– Kinzle B
    Commented Jun 14, 2014 at 11:24
  • @ZhanlongZheng More or less. I employed the progressive to acknowledge that I had not been entirely successful in my suggestion. Commented Jun 14, 2014 at 11:52

"Out of the ballpark" has two meanings, and you've apparently latched on the wrong one.

We sometimes say that something is a "ballpark estimate", meaning a very rough approximation. Like if you said, "A ballpark estimate of the cost of this project would be about $2 million", then if it came out to be $2.5 million or even $3 million, no one would say that you were wrong. If it came out to $20 million, then people would say you "weren't even in the ballpark".

But another usage is this: In the game of baseball if a batter hits a ball so that it literally flies over the fence and out of the ballpark, this is an automatic home run, a very good thing for the batter to accomplish. So "hitting it out of the ballpark" is a metaphor or idiom for "achieved a huge success".

As StonyB says, to "play up" something is to emphasize it. We often say that a person "played up" some talent or ability to get a job or accomplish some other goal.

I talked about "lord and mistress" in my comment on SydneyAustralia's answer.

The word "generous" can mean specifically, willing to give to the poor. Like, "Mr Jones is very generous. He always donates 10% of every dollar he earns to charity." It can also mean more simply that there is a lot of something. Like if you said that the restaurant has "generous servings of meat", you would mean that they give large amounts of meat with the meal. In this case, "generously sheer" simply means that it is very sheer. As "sheer" means thin and see-through, that would mean that her clothes are very thin and see-through. As the picture demonstrates.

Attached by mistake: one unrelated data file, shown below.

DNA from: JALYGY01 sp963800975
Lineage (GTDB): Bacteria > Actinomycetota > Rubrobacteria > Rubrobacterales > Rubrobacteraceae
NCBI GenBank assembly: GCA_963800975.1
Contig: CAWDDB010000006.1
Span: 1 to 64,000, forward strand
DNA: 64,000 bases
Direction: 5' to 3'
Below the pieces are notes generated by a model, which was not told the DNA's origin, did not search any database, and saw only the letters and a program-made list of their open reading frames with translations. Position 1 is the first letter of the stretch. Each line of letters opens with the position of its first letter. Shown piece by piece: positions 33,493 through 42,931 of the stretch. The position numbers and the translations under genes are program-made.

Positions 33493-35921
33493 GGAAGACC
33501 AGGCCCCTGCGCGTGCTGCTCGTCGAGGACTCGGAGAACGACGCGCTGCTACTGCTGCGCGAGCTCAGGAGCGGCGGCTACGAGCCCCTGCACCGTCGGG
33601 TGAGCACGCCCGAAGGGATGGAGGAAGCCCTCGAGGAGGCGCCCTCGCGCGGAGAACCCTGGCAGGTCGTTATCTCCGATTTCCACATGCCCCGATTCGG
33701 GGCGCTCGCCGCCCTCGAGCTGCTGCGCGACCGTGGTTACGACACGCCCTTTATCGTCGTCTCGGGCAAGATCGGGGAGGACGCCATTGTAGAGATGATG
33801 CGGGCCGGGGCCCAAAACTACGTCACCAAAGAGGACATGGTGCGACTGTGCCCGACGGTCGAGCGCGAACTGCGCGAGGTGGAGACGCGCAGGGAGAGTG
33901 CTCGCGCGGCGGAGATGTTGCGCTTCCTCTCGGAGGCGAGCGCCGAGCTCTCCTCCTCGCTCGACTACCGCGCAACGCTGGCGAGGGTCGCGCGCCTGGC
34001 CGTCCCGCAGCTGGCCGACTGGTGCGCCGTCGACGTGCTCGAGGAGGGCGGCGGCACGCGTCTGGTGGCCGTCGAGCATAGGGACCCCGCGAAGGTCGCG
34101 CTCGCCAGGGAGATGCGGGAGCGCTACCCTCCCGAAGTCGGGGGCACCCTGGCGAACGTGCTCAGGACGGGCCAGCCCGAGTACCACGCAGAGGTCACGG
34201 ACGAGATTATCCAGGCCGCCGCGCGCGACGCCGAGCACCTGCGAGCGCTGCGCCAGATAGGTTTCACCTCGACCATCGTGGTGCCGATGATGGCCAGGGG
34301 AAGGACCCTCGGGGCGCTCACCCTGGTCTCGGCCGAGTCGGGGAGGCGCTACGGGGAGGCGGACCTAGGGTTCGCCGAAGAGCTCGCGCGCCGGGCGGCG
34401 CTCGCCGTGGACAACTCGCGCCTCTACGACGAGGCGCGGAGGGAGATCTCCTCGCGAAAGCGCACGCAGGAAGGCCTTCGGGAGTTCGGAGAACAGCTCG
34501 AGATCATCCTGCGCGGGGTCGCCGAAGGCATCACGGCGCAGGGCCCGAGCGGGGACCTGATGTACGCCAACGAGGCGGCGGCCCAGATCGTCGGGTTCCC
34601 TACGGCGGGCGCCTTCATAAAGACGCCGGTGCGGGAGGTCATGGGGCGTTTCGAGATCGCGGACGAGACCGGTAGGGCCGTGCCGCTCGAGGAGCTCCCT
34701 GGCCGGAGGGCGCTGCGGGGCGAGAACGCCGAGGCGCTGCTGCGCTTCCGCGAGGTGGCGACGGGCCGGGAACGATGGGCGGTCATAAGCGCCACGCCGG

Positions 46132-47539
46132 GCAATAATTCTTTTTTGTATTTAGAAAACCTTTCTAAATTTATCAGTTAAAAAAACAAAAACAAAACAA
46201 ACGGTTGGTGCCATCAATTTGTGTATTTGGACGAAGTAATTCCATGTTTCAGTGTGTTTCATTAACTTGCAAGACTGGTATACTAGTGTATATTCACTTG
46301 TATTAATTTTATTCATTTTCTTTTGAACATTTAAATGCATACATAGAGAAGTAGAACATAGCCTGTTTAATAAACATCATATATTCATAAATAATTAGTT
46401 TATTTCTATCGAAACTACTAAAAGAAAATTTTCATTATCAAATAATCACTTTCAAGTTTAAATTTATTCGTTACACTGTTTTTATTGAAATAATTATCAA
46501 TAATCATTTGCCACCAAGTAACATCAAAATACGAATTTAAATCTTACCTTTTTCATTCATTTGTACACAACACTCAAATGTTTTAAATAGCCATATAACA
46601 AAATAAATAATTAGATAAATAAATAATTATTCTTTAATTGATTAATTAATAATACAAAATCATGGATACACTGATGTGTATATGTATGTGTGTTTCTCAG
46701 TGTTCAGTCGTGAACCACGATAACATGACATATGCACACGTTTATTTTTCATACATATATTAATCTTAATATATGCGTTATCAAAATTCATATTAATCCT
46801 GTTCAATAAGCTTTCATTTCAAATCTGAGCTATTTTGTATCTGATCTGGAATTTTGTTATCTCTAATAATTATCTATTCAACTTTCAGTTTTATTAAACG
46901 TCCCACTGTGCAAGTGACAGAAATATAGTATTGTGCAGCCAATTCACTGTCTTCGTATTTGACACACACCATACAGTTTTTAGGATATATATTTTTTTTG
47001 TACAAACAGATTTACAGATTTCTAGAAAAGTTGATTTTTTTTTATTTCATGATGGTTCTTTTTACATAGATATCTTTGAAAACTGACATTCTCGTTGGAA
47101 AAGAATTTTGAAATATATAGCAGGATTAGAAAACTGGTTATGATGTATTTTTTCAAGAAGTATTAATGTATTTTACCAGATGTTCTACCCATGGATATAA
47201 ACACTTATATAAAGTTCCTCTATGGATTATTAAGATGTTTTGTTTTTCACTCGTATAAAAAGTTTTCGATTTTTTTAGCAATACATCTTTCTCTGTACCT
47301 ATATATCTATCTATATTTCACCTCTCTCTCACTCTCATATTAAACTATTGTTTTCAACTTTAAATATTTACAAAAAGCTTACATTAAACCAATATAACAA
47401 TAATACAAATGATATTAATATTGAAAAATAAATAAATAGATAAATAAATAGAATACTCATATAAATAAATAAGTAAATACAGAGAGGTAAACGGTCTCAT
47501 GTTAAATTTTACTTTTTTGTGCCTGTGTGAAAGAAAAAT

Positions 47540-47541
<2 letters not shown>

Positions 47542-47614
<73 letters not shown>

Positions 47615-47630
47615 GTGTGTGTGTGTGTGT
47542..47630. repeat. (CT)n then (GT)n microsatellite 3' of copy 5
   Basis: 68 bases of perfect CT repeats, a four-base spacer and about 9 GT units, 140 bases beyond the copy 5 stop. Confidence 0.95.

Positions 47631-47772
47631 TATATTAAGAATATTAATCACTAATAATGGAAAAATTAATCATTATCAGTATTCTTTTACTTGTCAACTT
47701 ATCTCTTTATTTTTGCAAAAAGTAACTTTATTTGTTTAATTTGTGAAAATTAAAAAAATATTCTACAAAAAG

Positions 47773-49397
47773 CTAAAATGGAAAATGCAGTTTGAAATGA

The female version of 'lord and master' should be 'lady and mistress', but that might sound a bit subservient. A woman can still 'lord' it over someone else (or everyone else). (In fact a woman can be a 'lord' (in the sense of 'someone with power over someone else) according to several dictionaries I've just checked.)

  • To someone in the Middle Ages, a "lady" was a woman of very high social standing, and possibly of high authority. But today the word has come to simply be a polite, respectful word for a woman. The same has not happened to "lord", everyone understands this to be a word for a person in authority. Similarly, "master" indicates a man in authority, but "mistress" has two meanings today: it can mean a woman in authority, or it can mean a woman that a married man is having a long-term affair with. So "lady and mistress" would have been a clear female version of "lord and master" in the ...
    – Jay
    Commented Jan 16, 2015 at 14:09
  • ... Middle Ages, but today it would be ambiguous. It MIGHT be the counterpart of "lord and master", or it could be taken to mean a woman having an affair. "Lord and mistress" is more clear, if technically incorrect. Though it might still bring the idea of an affair to the minds of many readers.
    – Jay
    Commented Jan 16, 2015 at 14:10